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LAVAL, Quebec — Although Alimentation Couche-Tard Inc. only completed its $1.7-billion acquisition of The Pantry Inc. on Monday, the Canada-based convenience store retailer is already integrating the newly acquired stores into its network, Couche-Tard President and CEO Brian Hannasch noted Tuesday during the company's 2015 fiscal third-quarter earnings call.
"You know us. We are not wasting any time," Hannasch said regarding the integration progress.
The acquisition of Cary, N.C.-based The Pantry — which includes more than 1,500 c-stores in 13 southeastern states primarily operating under the Kangaroo Express banner — will allow Circle K parent Couche-Tard to realize cost reductions of up to $85 million during the next 24 months, according to Hannasch.
In addition, The Pantry will be "highly complementary to our existing network," the chief executive said, and will grow "in-store and fuel volumes in this geographic area through the combination of business awareness, sharing of each company's best practices and better supply conditions."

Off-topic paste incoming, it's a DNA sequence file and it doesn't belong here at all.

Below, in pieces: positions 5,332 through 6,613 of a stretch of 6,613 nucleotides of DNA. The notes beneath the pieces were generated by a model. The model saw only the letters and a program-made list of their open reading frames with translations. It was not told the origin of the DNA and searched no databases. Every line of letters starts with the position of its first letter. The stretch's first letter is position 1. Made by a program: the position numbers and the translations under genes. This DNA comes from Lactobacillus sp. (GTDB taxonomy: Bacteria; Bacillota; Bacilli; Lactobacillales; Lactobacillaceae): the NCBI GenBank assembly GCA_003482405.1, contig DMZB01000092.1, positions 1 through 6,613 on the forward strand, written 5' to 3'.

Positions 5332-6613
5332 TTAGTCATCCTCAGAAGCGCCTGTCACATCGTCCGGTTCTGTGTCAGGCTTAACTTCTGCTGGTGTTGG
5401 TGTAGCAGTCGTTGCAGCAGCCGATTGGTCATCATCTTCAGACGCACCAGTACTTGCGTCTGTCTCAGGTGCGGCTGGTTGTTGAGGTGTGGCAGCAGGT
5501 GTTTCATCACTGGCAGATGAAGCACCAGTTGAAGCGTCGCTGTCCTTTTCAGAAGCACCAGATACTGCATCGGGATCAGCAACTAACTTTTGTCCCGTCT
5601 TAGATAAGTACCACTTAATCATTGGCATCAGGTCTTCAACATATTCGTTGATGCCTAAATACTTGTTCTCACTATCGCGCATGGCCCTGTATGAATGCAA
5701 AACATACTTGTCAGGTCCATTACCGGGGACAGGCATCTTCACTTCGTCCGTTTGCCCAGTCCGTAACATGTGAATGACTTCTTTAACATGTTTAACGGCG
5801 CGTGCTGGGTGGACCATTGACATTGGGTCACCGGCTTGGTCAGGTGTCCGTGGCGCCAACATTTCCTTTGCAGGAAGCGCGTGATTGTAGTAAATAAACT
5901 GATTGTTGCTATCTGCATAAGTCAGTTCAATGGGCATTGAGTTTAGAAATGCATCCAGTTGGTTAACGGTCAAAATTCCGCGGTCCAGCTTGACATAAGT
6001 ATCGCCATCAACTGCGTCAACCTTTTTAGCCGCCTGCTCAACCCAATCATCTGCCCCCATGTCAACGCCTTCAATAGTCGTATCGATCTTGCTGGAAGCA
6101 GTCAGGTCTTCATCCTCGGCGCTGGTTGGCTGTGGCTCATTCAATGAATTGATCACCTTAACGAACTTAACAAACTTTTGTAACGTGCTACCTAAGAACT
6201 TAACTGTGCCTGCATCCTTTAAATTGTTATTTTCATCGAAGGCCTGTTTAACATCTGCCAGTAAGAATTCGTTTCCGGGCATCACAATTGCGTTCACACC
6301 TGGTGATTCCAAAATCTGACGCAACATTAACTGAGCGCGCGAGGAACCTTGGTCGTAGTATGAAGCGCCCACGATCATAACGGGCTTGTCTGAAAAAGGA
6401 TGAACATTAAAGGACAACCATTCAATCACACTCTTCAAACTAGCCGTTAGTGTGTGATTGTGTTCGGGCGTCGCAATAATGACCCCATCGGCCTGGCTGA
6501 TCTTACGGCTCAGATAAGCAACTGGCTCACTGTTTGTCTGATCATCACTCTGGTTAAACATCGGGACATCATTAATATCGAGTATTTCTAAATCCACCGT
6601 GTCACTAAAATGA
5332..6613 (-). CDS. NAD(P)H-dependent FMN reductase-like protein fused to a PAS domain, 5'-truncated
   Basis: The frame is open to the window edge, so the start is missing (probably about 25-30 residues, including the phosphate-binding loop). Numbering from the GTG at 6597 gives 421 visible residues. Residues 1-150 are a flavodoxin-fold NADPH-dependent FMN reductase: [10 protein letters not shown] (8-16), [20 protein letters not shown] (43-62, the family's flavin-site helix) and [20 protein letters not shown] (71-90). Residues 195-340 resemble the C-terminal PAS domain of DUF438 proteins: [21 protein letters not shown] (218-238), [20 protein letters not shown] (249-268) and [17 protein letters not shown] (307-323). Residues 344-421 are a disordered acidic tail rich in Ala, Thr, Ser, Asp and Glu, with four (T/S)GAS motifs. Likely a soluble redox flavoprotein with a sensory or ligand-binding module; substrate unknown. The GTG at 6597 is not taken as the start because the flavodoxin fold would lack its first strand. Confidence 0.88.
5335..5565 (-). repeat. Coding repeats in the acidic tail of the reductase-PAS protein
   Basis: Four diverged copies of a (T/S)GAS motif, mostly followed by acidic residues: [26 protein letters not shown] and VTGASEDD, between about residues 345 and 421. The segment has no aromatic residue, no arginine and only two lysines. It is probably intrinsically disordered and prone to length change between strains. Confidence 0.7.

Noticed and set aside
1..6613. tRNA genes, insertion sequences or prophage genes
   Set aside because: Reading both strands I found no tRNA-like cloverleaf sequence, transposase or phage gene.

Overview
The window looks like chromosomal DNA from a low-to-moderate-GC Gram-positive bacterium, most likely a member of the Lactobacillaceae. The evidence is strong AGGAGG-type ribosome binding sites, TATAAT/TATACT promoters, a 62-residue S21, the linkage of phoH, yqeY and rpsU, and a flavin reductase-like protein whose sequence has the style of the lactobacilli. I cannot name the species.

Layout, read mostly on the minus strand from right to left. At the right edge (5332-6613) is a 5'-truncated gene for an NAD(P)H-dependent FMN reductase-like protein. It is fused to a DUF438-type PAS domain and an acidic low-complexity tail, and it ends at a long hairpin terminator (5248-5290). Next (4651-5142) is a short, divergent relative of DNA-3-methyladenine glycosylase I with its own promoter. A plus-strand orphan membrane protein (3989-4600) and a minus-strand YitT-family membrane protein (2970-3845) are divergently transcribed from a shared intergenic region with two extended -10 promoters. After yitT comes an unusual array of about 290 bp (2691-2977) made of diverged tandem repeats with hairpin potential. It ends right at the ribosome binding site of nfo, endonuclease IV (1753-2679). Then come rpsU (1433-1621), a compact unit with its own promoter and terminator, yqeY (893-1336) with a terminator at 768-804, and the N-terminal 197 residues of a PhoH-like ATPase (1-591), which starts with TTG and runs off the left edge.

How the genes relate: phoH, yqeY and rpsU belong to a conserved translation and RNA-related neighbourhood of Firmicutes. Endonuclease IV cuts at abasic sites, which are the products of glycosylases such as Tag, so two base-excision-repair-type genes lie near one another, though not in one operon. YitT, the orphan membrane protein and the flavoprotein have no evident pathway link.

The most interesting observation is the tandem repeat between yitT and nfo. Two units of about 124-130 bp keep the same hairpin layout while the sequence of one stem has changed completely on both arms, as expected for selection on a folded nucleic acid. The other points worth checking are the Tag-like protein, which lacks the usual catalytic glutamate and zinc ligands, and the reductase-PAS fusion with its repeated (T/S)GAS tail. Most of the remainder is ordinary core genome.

The third quarter of fiscal 2015 was marked by the "great announcement of our agreement" to acquire The Pantry, said Hannasch.
"This transaction just closed yesterday and I'd like to take this opportunity to offer a warm welcome to the newest members of the Couche-Tard family," he remarked. "With this acquisition, we can only look to upcoming quarters with enthusiasm and we are very confident that our new network has impressive potential for contributing to the future growth of the corporation."
The CEO added that its integration of the Kangaroo Express stores is going well thus far. "We have a very solid integration plan for The Pantry," he said.
Couche-Tard did not reveal during the earnings call — nor was it asked by financial analysts — if the acquired Kangaroo Express stores will convert to the Circle K brand name in the future.
PANTRY EMPLOYEES LAID OFF
As a result of the merger, Couche-Tard reportedly laid off 250 employees of The Pantry, effective Monday.
This information was revealed via a mandatory filing with the North Carolina State Commerce Department, the Triangle Business Journal reported.
In addition, each member of The Pantry's board of directors voluntarily resigned from their post, according to the news outlet.